A CCC basecamp that served as a hub for workers during the Great Depression as they worked to fix the scars of industry within Allegheny National Forest. We did it back then and need to do it again for the current industrial scars within Allegheny National Forest.

There are countless spots across The Allegheny National Forest that are underutilized for their outdoor recreational potential. The first spot that comes to mind is Bogus Rocks. (rough coordinates: 41.58196, -78.97628) I attempted to go to this spot for the first time on this last trip, and came away empty handed. The one (unofficial) spot that could be used to access Bogus Rocks was blocked off by a current logging operation. This rock city has a local folklore related to it regarding a band of counterfeiters using it as a hideout and what not. Usually proof is hard to come by when it comes to these kinds of urban legends, but I looked forward to visiting the location to see it for myself. Considering how neat some of the other rock cities within the ANF are, including the extremely popular Minister Creek Natural Area, which involves a steep hike up to a large rock city, Hector Falls, which involves a hike to a waterfall that flows through a rock city, Rimrock Overlook, which goes on top of and between giant boulders to give a view the Allegheny Reservoir and valley, and more, I looked forward to checking out Bogus Rocks. Yet another spot with tremendous outdoor recreation potential that is sitting undeveloped in Allegheny National Forest. The economic growth from these types of attractions is huge, bringing in people from all over the place to explore. Additionally, the potential of providing work in these uncertain economic times is another huge plus to putting investment into the development of outdoor recreational opportunities. For a fine example of what can be accomplished in this area, one just has to go to the northern border of Allegheny National Forest and Pennsylvania to the immediately adjacent Allegany State Park in New York to see what can be accomplished on this land to optimize outdoor recreational opportunity, put people to work, and create a fantastic community resource.

Anyways, with all of the problems that Allegheny National Forest has, it is still worth checking out for the excellent scenery and to see what can be accomplished when our energy is focused upon remediation versus when we leave industrial scars unremediated. For the benefit of the entire region, better development and maintenance of recreation areas would be a huge asset to the region to spur economic growth and boost the economy of the region. 



Exploring Promised Land State Park in the Poconos

Today we visit beautiful Promised Land State Park. This state park in the Poconos is just lovely. It is a relaxed place with four lovely campgrounds, CCC era cabins, two beautiful little lakes, with one primarily for fishing and kayaking, and the other for fishing and kayaking, along with a beautiful sandy beach for swimming. Promised Land has many beautiful and rugged trails as well. It is mostly surrounded by Delaware State Forest and it is one of the most untouched and rugged areas within the popular Pocono region.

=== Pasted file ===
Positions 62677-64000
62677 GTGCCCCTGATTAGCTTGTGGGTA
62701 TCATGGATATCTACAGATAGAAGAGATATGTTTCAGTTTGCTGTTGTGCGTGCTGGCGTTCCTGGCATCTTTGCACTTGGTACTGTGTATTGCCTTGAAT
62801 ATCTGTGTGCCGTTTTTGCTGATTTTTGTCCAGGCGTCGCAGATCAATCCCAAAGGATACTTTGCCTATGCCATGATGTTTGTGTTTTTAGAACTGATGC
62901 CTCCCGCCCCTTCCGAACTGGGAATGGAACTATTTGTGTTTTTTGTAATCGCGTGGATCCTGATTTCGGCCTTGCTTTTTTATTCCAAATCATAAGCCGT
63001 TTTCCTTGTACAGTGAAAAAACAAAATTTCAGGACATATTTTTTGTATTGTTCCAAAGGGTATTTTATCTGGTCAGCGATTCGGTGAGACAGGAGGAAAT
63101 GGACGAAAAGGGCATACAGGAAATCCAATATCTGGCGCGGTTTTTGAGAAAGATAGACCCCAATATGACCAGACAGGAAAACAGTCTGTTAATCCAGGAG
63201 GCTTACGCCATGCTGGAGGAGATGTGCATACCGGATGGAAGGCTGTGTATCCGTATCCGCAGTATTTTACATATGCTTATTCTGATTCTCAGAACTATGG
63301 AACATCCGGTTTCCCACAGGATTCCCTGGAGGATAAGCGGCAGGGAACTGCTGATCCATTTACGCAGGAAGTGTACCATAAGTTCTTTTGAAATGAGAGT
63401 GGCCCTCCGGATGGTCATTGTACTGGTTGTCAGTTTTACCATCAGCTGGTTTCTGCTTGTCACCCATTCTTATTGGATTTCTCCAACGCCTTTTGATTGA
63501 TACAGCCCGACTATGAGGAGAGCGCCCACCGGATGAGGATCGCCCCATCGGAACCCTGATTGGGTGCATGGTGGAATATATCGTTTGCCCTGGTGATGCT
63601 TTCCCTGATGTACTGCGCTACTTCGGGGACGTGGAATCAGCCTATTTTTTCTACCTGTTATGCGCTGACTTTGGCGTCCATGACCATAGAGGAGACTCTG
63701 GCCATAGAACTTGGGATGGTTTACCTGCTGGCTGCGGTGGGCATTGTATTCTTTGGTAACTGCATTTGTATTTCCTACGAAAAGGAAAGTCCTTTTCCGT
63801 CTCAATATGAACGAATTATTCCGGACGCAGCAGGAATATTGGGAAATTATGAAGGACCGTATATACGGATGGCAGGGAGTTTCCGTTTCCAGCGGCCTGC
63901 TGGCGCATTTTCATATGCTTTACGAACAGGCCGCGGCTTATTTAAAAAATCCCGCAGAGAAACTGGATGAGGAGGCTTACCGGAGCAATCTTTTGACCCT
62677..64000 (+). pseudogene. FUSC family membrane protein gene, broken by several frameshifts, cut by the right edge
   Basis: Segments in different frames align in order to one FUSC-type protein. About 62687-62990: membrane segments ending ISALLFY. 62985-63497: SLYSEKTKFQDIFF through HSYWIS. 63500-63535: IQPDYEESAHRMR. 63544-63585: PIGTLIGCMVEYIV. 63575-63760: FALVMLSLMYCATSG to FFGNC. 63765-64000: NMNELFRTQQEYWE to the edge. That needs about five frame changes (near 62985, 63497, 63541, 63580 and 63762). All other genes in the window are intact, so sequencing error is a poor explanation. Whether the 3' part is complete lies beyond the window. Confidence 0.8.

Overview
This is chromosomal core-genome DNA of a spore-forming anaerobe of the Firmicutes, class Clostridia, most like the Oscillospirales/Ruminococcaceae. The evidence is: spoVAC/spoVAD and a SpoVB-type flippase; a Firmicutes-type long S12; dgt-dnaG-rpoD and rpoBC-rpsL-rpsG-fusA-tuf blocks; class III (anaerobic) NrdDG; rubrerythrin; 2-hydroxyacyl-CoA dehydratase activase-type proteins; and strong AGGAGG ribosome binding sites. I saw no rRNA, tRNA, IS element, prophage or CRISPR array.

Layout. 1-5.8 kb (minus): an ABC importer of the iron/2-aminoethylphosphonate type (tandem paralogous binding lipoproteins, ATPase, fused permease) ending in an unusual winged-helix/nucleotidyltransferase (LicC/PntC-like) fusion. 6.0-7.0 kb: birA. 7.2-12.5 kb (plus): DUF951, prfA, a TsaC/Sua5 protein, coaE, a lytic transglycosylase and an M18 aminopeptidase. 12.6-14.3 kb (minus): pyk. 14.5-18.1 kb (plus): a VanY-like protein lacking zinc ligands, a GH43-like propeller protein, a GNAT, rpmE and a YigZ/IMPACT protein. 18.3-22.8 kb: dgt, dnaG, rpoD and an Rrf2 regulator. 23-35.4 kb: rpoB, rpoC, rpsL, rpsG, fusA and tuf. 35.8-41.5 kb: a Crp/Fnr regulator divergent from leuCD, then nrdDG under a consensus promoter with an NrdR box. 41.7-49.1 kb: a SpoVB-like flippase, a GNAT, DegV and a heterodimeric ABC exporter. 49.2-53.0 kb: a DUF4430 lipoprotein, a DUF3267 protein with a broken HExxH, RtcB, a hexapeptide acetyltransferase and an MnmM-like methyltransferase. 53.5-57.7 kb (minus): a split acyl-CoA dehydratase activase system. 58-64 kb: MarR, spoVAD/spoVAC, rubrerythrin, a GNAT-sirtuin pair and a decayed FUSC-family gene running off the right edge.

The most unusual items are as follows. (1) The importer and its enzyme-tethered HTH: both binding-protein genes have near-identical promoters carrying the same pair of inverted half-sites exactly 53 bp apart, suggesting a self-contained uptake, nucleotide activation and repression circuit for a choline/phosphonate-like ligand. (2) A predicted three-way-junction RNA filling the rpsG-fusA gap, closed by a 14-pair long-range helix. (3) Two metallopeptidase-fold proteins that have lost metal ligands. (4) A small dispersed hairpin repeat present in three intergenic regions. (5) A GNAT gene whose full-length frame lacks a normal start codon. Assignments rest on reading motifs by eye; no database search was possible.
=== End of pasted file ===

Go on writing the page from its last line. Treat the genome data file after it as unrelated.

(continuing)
Fishing at sunset on the Lower Lake. The Lower Lake Campground Area has ample camping spaces and it is adjacent to the lower lake. Fishing, taking in a sunset, and bird watching are all awesome things to do in this spot. 

If you are into fishing, or have a kayak, canoe, or small boat, both lakes are great to visit. Only electric motors are allowed, so instead of having to navigate through the wakes of speed boats on nearby Lake Wallenpaupack, you can relax and have the lakes at the state park to yourself. The beach area is also wonderful. 
These photos were taken before I had great camera gear, but that little speck is a bald eagle. There are nests in the state park area and bird watching is just fantastic here. 
To tie all of the great things of Promised Land Together, the entire area is covered in beautiful second growth forest. The Little Falls Trail is a beautiful and easy little hike that gives views of the Little Falls of Promised Land State Park. While they are only a few feet tall, they are absolutely beautiful. The trail is a 2.7 mile loop and located right near the entrance to the Lower Lake Campground. There are 50 miles of hiking trails through beautiful Promised Land State Park and Delaware State Forest. The Little Falls and Conservation Island Trails are just lovely, but there are seemingly endless hikes you can take in this area.

The beautiful forests along the Little Falls Trail. 

It is such a serene place.
I was going through my old photo collections and found this set from 14 years ago. Here is one of my long lost furry friends, Sophie, a Black and Tan Shiba Inu. I have a little tear in the corner of my eye seeing my old hiking companion. Thankfully our current doggo loves to hike just as much as she does. 

You can see lots of rhododendrons and mountain laurel at Promised Land State Park.
Little Falls!
Promised Land State Park is a lovely place to visit. On top of the natural beauty, most of the infrastructure that brings access to the state park and area dates back to the Great Depression and the CCC. The state park is home to the Masker Museum, which shows the history of the state park, and the CCC. The park's CCC cabins are absolutely lovely and they are lakefront. 

It is also within close range of many of the great attractions of the Poconos Region. It is within a 25 minute drive of the Delaware Water Gap, 15 minutes from Lake Wallenpaupack, ten minutes to the beautiful glacial lake area of Bruce Lake and hiking, and within 45 minutes of most other points within the Pocono Plateau. The state park is a great hub for seeing the beautiful stuff that the northern Poconos region has to offer. 
Blogger Widget